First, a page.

Monday with Morey: Melton Institute administrator lands in N.O. (finally)
By ALAN SMASON
It’s been three years in the making, but, finally, Rabbi Morey Schwartz made it to New Orleans. The jovial rabbi and author’s job as director of curriculum and faculty development coordinator for the Florence Melton Adult Mini-School Institute in Jerusalem – a project of Hebrew University – had been trying to visit New Orleans for at least that long, but holidays and local festivals kept getting in the way.
Monday night, however, the amiable rabbi rambled into the Woldenberg-Goldring Jewish Community Center in Metairie and was fully prepared to do what Melton teachers love to do and do best: teach a class. Titled “The Making of a Miracle,” the Melton-style learning session was less a lecture than it was a shared experience. Utilizing various religious texts from sources like the daily siddur (prayerbook), the Talmud and Midrash commentary, Schwartz spoke with a dozen former Melton students who wanted to hear from the author of the book “Where’s My Miracle?”
The book explores how Jewish traditions have dealt with tragedy through the ages and is published through Gefen Publishing House. “It was born out of my own experiences and dealing with personal tragedies early on,” explained Schwartz, a former pulpit rabbi from Overland Park, KS. “It is very Melton-like in its presentation.”
Schwartz expanded that the Melton courses, which are non-specific and pluralistic, are similar to the multiple approaches Jewish liturgy has in dealing with tragedy. “The greatness of our tradition is that there are multiple approaches,” he continued.
Among the many miracles explored, Schwartz considered the modern State of Israel as an example. Born out of the shadow of the Holocaust and threatened since its inception in 1948, the fact that Israel was established and has prospered is nothing short of miraculous, Schwartz pointed out in talking about the nation he, his wife Deena and their four children have called home since 2000.
Referring to the most recent crisis in Israel and the response – Operation Pillar of Defense – Schwartz noted that the hero of that crisis was the U.S.- sponsored Iron Dome defense system, which was 85-90% effective in shooting down enemy missiles destined for populated areas.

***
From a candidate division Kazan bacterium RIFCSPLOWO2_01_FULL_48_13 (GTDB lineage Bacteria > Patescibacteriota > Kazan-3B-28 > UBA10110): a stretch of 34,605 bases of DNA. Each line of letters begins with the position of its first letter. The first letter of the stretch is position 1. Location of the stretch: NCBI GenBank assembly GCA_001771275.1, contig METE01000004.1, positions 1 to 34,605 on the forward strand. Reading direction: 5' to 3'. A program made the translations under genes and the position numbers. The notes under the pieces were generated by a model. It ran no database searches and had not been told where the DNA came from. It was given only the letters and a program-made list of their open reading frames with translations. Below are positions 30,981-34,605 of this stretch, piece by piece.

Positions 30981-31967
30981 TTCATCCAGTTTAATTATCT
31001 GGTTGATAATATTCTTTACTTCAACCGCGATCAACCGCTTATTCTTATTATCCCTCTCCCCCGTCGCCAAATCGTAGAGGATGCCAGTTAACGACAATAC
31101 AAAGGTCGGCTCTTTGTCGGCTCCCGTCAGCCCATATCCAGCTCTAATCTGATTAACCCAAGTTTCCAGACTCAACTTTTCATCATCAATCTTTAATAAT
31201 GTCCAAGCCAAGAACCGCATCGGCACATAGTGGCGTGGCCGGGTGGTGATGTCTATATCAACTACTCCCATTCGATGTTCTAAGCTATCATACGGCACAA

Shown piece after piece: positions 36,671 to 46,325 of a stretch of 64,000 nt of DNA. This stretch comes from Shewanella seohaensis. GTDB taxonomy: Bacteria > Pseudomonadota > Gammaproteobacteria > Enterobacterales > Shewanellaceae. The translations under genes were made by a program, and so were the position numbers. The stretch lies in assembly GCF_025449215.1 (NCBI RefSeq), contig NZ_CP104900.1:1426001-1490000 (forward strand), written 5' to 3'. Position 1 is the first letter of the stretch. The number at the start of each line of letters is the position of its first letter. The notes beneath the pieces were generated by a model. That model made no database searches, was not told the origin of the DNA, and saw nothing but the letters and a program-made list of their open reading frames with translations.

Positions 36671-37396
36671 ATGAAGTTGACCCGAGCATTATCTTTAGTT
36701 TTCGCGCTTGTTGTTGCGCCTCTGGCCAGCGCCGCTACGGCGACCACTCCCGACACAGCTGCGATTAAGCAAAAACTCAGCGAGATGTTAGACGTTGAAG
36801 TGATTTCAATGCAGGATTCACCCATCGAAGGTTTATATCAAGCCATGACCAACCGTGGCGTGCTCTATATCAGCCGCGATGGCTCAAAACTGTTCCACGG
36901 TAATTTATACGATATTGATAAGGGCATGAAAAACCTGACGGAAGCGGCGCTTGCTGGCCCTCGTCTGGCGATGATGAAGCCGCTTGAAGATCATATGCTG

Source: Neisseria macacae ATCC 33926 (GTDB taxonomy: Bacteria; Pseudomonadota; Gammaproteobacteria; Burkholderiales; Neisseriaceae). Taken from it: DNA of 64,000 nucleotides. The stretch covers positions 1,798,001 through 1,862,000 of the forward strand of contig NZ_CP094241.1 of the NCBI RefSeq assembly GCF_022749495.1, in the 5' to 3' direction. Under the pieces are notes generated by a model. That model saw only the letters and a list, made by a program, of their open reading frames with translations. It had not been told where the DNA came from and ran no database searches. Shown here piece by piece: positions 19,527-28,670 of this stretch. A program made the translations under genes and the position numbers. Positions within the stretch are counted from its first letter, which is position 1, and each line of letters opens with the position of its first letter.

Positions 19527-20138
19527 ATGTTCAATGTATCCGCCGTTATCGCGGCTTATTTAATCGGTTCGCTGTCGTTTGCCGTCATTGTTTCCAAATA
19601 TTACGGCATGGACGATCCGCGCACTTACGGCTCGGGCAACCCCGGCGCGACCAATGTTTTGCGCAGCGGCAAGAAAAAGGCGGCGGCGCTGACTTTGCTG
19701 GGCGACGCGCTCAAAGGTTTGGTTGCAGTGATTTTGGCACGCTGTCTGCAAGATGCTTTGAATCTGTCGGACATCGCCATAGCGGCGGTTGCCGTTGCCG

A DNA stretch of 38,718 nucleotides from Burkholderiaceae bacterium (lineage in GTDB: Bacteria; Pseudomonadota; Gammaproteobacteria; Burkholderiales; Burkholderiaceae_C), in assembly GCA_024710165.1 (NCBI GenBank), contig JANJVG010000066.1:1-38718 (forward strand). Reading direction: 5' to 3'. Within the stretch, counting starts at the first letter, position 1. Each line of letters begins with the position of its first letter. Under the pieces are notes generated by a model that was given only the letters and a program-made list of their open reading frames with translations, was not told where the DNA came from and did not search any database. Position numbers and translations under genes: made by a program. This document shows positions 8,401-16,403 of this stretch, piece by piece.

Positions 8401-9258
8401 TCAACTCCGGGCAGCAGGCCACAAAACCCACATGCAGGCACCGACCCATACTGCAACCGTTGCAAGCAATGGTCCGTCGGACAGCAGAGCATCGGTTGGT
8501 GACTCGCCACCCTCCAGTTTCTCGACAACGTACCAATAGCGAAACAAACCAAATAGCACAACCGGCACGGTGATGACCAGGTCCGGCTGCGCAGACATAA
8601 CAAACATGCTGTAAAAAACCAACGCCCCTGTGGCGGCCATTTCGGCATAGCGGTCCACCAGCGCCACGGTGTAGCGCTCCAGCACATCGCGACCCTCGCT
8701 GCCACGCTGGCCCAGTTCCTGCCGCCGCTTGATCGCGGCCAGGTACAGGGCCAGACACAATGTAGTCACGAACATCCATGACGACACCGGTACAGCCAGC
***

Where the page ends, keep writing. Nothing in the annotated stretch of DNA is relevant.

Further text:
Schwartz noted that the person responsible for getting the Iron Dome system installed in Israel was Amir Peretz, the former head of the Labor Party and Defense Minister during the Second Lebanon War. According to Schwartz, Peretz was ineffectual as a leader and was, according to most critics, “a complete disaster.” Yet it was Peretz who became Israel’s unsung hero, Schwartz stated, because it was he who initially pushed for what became the Iron Dome system. “He got this idea that we should be able to shoot down these missiles out of the sky before they hit,” he acknowledged. Considering his ineptitude in other areas of government, wouldn’t that be considered a miracle, Schwartz wondered aloud?
Schwartz also briefly covered the topic of miracles that exist in the natural world such as pillars of fire or consuming clouds and Jewish religious thought about them. Classroom participants brought up instances they considered to be miracles, some of them during natural events and others more centered on the actions of individuals.
Frequently referring back to “Where’s My Miracle?,” Schwartz conducted the learning session with plenty of opportunity for participants to offer their own takes on what constitutes a miracle.
Starting with the Al HaNissim Prayer, which specifically thanks the Lord for miracles, Schwartz used liturgical texts to add layers to the discussion on miracles. For example, there are only two mitzvot (Commandments) that guarantee long life, he continued. The first is to obey your parents and the second is the act of shooing away a mother bird from her nest. Schwartz referred to a Babylonian Talmud that referred to a young man who, at his father’s bidding, ascended a ladder to shoo away a mother bird, but fell to his death in so doing. The Talmudic debate was how come this tragedy come about in the commission of the very two mitzvot that should have prevented this from happening. The tractate ends with this curious statement “Rather, it was a rickety ladder, so that injury was likely, and where injury is likely one must not rely on a miracle.”
Schwartz followed up on by adding “There is the possibility that one can’t expect a miracle when one is in a risky situation,” he admitted.
Throughout the night and into the next day, Schwartz conferred with Florence Melton Adult Mini-School coordinator Debbie Pesses, who escorted him.
The next evening Schwartz observed the regular weekly Melton classes being taught by instructors Rabbi Uri Topolosky and Andy Adelman, who was substituting for Rabbi Ethan Linden. Ironically, Linden is away visiting Israel during the very week that Schwartz was finally able to come to the Crescent City.